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HEATING SYSTEM THEORY
OF OPERATION -- Continued
HEATER MONITORING AND CONTROL
An ultra--violet light detector (UV300) is used to continuously monitor the presence of a flame inside the burner
chamber. The signal from the detector is provided to the flame programmer (FP300). During start--up the flame
programmer uses this signal to turn off the ignition transformer. During operation if this signal is not received by the
flame programmer, the flame programmer will stop heater operation, and provide an interlock alarm signal to the
A pressure switch (PS302) is provided for monitoring pressure at the outlet of the fuel pump. The signal from the
switch is continuously monitored to ensure that adequate fuel pressure is available to support combustion. If sufficient
fuel pressure is not detected the switch will open the flame programmer interlock circuit to stop heater operation.
Alarms signals will also be provided to the control system by the flame programmer and the pressure switch. When
LADS is initially set--up, the heater fuel system must be primed. To prime the system the operator turns on a switch
that connects 110 VAC power to the coil of the burner blower contactor. When the burner blower is operating the fuel
pump is also operating. The operator releases the switch when the lines from the fuel supply are filled and the pump
outlet pressure is high enough to sustain heater operation. A pressure gauge (PI303) is provide to inform the operator
when the fuel system is primed. Pressure gauge (PI304) is provided to aid in troubleshooting fuel pressure problems.
Two pressure switches are provided for monitoring air flow through the burner blower. Pressure switch (PS300)
monitors air pressure at the blower inlet and pressure switch (PS301) monitors air pressure at the blower outlet.
Signals from both switches are continuously monitored to ensure that adequate air flow is provided to support
combustion. If sufficient air flow is not detected one or both switches will open the flame programmer interlock circuit
to stop heater operation. Alarms signals will also be provided to the control system by the flame programmer and the
Three pressure sensors are used for monitoring the pressure of the thermal fluid. Pressure sensor (PT300) monitors
the thermal fluid pump inlet pressure. Pressure sensor (PT301) monitors the thermal fluid pump outlet pressure.
Pressure sensor (PT302) monitors the thermal fluid heater outlet pressure. Signals from the pressure sensors are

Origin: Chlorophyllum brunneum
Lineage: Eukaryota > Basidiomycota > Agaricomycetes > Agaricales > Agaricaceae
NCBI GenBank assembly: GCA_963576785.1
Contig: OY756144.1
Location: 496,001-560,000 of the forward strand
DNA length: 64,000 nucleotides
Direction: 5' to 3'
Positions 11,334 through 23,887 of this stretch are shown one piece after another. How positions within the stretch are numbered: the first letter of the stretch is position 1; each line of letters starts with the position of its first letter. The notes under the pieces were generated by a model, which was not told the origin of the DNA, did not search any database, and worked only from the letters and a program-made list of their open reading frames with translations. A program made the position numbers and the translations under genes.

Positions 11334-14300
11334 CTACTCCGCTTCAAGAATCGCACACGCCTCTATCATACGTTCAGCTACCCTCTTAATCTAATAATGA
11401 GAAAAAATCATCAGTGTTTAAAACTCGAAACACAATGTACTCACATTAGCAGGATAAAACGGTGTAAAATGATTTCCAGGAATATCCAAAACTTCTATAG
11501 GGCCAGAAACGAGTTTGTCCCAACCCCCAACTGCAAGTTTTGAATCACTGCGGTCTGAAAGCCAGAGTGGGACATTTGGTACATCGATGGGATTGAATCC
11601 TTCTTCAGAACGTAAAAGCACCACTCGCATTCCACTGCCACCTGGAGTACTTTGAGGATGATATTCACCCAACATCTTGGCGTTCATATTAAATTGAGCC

continuously monitored by the control system to ensure the thermal fluid is circulating at the proper flow rate. The
control system will shutoff operation of the heating system if the flow of thermal fluid is not within the required range.
Pressure gauges (PI300, PI301, and PI302) are provided to monitor the thermal fluid pressure to aid in
troubleshooting heating system problems and when servicing the thermal fluid.
Two temperature sensors are provided for monitoring the thermal fluid temperature at the heater outlet. Temperature
sensor (TE300) is used to control operation of the heater and regulate the temperature of the thermal fluid going into
the dryer heaters. When the still is not being used the thermal fluid temperature will rise. The signal from TE300 will
be used to detect this condition and the control system turns off the call for heat signal to the flame programmer as
previously described. As long as the thermal fluid temperature is sufficient to maintain the selected drying
temperature the heater will remain in this state. If the thermal fluid temperature must be increased to maintain the
proper air drying temperature, the signal from TE300 will be used by the control system to apply the call for heat
signal to the flame programmer. Temperature switch (TS300) continuously monitors the thermal fluid temperature to
ensure that the thermal fluid does not overheat. If the thermal fluid temperature exceeds the specified limit the switch
will open the flame programmer interlock circuit to stop heater operation. Alarm signals will also be provided to the
control system by the flame programmer and temperature switch.
The expansion tank contains a dip stick to periodically check the thermal fluid level in the tank. The dipstick has
marks indicating when thermal fluid needs to added and when the expansion tank is full.